August 20 Workshop and Hack Night


Topic: Workshop on Containers and TriLUG Infrastructure When: Thursday, 20th August 2015, 7pm - 9pm Where: Bandwidth, Venture III, 900 Main Campus Dr, Raleigh, NC 27606; and #trilug-sys on freenode Parking: Venture Center Deck, adjacent to Venture III on Venture Center Way (visitor spaces are unrestricted after 5pm) Map: Google Maps

Work on a personal project, hone your skills, or try something you learned about at a recent meeting. While you're at it, help us maintain the TriLUG infrastructure.

This month we'll be mostly playing with personal projects while we look forward to our new server coming online. Come on down and hack on something fun, or play around with Docker, maybe containerize a favorite application.

Meeting August 13: Linux Containers for Learning


Recording: YouTube

Synopsis Duke University provides access to a wide variety of Linux applications, for student projects, teaching, and research. Besides provisioning hundreds of traditional Linux VM's each semester, Duke is taking advantage of emerging container technologies to host applications.

This presentation will explore a few of the technologies and tools Duke has used for application delivery, including the 350 Ubuntu containers running on Docker that host R and RStudio for statistics courses, and the noVNC/OpenBox solution used to embed X Windows applications in users' Web browsers. (Source code for some of this technology will be available on GitHub.) It will also discuss more generally the strategy and the tradeoffs involved in providing virtualized applications - especially when you have to give sudo access to students.

Bio Mark McCahill works at Duke University's Office of Information Technology, as an architect for e-learning and collaborative systems. He was involved in the development and popularization of early Internet technologies - most notably at the University of Minnesota, where he led the team that developed Gopher. He is also interested in virtual worlds, developing the GopherVR system for organizing Gopher information spatially, and serving as an architect of the Croquet project.

Speaking at TriLUG


TriLUG welcomes speakers on any topic related to free and open source software! If you have been invited to speak at TriLUG, or you would like to propose a talk yourself, read this page for information about what to expect.

If you are interested in speaking, please email with the topic you would like to speak on, the dates on which you are available, and a brief biography. You can also contact us if you have any questions about speaking which are not answered on this page.

Format: TriLUG talks are delivered in a lecture hall or similar space, to an audience of anywhere between 40 and 100+. The "talk" section of each meeting lasts 70-90 minutes, including questions (however you wish to handle them).

Subject Matter: Anything related to Free and Open Source Software is fair game. This includes presentations about and demonstrations of particular software, but it also includes talks about the community aspects of FOSS, such as career development, community management, technical writing, presentation skills, and applications of FOSS in society.

We prefer talks that appeal to a broad range of FOSS users, including software developers, system administrators, community leaders, and hobbyists, using a variety of technology stacks, and at varying experience levels. As a 501(c)(3) non-profit organization, we cannot engage in political campaigning, and prefer to avoid explicitly political topics.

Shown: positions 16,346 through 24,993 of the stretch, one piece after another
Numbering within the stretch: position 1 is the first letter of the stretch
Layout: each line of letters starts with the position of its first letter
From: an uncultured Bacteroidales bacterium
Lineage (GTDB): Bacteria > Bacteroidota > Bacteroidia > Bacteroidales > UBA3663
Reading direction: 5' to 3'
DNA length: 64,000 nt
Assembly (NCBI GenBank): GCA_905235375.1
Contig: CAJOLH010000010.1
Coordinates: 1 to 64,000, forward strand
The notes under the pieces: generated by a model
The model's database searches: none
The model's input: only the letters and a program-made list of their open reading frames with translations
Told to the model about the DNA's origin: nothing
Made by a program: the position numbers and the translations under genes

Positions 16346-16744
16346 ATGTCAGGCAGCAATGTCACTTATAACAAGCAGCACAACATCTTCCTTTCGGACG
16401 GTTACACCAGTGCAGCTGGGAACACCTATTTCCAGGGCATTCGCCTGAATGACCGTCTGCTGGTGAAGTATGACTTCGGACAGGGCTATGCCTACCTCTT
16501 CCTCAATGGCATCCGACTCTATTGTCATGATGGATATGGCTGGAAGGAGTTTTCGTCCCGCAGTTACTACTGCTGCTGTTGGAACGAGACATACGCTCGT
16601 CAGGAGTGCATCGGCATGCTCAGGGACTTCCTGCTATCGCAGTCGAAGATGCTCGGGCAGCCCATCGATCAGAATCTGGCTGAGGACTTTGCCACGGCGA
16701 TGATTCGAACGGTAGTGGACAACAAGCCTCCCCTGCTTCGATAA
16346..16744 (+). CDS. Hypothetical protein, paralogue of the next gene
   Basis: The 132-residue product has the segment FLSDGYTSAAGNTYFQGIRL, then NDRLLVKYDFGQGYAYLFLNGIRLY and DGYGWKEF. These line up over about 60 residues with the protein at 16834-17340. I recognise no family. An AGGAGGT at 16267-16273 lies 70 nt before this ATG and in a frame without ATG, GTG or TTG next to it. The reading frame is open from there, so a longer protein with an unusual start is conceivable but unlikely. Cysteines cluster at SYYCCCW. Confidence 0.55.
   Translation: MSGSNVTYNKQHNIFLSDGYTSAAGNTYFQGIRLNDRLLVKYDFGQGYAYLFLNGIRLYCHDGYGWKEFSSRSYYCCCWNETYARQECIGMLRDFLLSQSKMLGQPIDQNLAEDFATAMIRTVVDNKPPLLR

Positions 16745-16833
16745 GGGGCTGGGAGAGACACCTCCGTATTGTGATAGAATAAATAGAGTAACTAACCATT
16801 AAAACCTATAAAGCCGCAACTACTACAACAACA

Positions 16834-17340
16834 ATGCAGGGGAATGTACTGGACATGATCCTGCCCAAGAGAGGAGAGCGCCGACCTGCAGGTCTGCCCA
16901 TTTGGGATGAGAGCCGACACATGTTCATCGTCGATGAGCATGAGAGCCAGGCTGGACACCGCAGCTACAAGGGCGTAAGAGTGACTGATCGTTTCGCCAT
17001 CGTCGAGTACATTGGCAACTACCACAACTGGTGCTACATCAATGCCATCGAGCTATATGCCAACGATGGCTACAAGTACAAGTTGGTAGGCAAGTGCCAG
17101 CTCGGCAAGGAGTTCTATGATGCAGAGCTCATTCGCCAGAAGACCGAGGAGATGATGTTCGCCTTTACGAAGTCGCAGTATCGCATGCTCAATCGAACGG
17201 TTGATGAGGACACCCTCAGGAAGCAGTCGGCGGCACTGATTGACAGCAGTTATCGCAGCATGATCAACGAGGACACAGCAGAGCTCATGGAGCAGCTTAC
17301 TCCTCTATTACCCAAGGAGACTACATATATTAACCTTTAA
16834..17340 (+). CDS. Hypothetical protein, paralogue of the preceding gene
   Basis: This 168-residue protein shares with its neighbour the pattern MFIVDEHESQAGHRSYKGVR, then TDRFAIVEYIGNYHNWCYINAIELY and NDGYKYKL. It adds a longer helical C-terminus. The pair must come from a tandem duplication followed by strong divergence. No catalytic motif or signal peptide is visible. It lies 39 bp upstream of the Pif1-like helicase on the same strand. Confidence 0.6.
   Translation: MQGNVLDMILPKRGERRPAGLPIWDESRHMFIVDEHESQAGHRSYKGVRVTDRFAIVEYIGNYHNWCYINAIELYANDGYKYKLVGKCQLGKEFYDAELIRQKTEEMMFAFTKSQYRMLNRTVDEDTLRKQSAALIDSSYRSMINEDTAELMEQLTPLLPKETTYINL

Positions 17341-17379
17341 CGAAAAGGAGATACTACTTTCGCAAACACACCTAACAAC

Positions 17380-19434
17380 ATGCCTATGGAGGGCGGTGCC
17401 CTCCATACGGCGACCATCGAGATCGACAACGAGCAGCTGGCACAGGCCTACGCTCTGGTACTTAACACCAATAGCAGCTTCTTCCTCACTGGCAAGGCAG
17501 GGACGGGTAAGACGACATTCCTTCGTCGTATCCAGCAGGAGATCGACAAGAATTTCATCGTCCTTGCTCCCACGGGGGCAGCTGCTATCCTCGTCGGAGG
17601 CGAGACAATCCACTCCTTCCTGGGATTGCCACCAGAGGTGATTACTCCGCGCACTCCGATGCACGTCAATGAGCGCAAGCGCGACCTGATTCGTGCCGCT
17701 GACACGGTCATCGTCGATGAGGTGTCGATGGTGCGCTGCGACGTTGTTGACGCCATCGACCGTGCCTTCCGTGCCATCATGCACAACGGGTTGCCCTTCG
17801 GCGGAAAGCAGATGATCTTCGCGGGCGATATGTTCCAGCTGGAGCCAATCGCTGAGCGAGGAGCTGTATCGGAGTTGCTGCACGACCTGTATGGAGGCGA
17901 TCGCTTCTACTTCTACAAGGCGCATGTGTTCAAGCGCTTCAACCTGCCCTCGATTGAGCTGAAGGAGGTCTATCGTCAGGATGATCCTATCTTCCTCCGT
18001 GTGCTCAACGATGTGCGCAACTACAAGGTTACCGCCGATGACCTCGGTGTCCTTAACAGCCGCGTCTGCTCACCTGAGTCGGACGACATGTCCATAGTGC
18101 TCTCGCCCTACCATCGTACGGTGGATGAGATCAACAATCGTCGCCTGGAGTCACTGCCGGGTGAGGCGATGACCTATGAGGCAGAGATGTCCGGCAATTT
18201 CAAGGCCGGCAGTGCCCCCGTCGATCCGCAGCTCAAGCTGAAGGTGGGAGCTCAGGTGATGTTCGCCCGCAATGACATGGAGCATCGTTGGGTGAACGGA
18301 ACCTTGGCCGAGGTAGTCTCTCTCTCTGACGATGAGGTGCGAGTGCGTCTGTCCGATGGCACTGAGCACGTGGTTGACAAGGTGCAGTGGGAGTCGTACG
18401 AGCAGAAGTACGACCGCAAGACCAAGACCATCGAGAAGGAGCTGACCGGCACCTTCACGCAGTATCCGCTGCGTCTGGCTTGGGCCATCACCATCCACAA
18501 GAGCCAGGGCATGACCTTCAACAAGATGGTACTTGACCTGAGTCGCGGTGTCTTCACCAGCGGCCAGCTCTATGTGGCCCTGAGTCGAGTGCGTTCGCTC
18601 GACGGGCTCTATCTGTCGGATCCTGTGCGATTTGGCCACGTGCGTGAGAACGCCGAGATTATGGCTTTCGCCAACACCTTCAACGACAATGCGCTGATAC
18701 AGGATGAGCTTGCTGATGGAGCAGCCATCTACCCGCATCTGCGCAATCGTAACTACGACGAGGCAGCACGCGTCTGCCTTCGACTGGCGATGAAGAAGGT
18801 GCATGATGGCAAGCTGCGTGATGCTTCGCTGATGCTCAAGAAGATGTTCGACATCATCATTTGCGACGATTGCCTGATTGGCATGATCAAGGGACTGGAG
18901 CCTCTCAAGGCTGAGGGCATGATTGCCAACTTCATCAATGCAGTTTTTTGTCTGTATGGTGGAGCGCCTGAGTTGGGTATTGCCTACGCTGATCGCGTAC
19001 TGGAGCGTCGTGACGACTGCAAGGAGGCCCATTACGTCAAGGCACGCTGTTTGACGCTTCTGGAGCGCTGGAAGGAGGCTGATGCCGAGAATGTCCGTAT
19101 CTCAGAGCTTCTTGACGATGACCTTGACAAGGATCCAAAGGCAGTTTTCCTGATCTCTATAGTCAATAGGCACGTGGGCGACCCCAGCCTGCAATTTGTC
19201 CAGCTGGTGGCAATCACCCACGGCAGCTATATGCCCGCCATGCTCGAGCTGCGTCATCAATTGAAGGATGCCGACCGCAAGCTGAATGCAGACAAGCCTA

Anti-Harassment: As stated in our anti-harassment policy, TriLUG is dedicated to providing a harassment-free experience for everyone, regardless of gender, gender identity, sexual orientation, disability, physical appearance, body size, race, religion, country of origin, or age. We expect speakers to abide by this policy, and therefore to refrain from offensive verbal comments, deliberate intimidation, and sexualized images, activities, or other material.

(If you feel that you are particularly likely to be targeted for harassment, we can make special arrangements to ensure your safety.)

Date and Time: TriLUG meetings are held the second Thursday of each month from 6:45-9pm. We are always looking for speakers.

Location: We are currently hosted at the NCSU College of Textiles, meeting in room 1120. The room is marked with a circled star near the top left of the map (the parking entrance is marked with a circled "P" around the bottom center).

Audio, Video, Power: We will ensure that a projection screen with an HDMI, Mini-DisplayPort, and VGA laptop connector is available for presenters to use at each meeting, as well as at least one power outlet. If you need additional audio, video, or power capabilities, let us know in advance so that we can contact our hosts. If you plan to use a laptop to project slides or other material, we would appreciate if you allowed us to use it to project the meeting introduction slides.

Recording: Generally, TriLUG meetings are recorded and posted on YouTube. We can make exceptions if you would prefer not to be recorded.

Food and Beverage: Pizza and soft drinks are provided for attendees at each meeting. We do not currently make accommodations for vegans or gluten-free persons, but we may be able to do so upon request. Alcohol is not permitted at meetings.

Post-Meeting: After each meeting, we hold "TriCHUG" at a local restaurant (Ba-Da Wings in the Mission Valley Shopping Center) for food and/or beer. Usually about 10-12 members attend, but it is completely optional for speakers. (And despite the name, nobody gets hammered.)

Expenses: We currently do not have the funds to cover speakers' travel expenses or other expenses. (Someone may pay for your meal at the post-meeting, though.)

Meeting July 9: Free Software and Copyright


Recording: YouTube

Synopsis Free and open source software owes its existence to copyright laws, but as the community has grown, understanding of copyright and licensing has diminished. Source code hosting sites are now replete with improperly licensed projects, license violations, and users and developers who are unclear what rights they actually have. But it doesn't have to be this way!

This presentation will open with a crash course on copyright, and then narrow its focus to issues related to Free Software licensing -- how the licenses actually work, how to choose a license appropriate for your project, where trademarks and patents fit into all this, and what licensing things you should NEVER EVER DO. We'll close with a look at the Supreme Court's recent decision in Oracle v. Google and its implications for free software.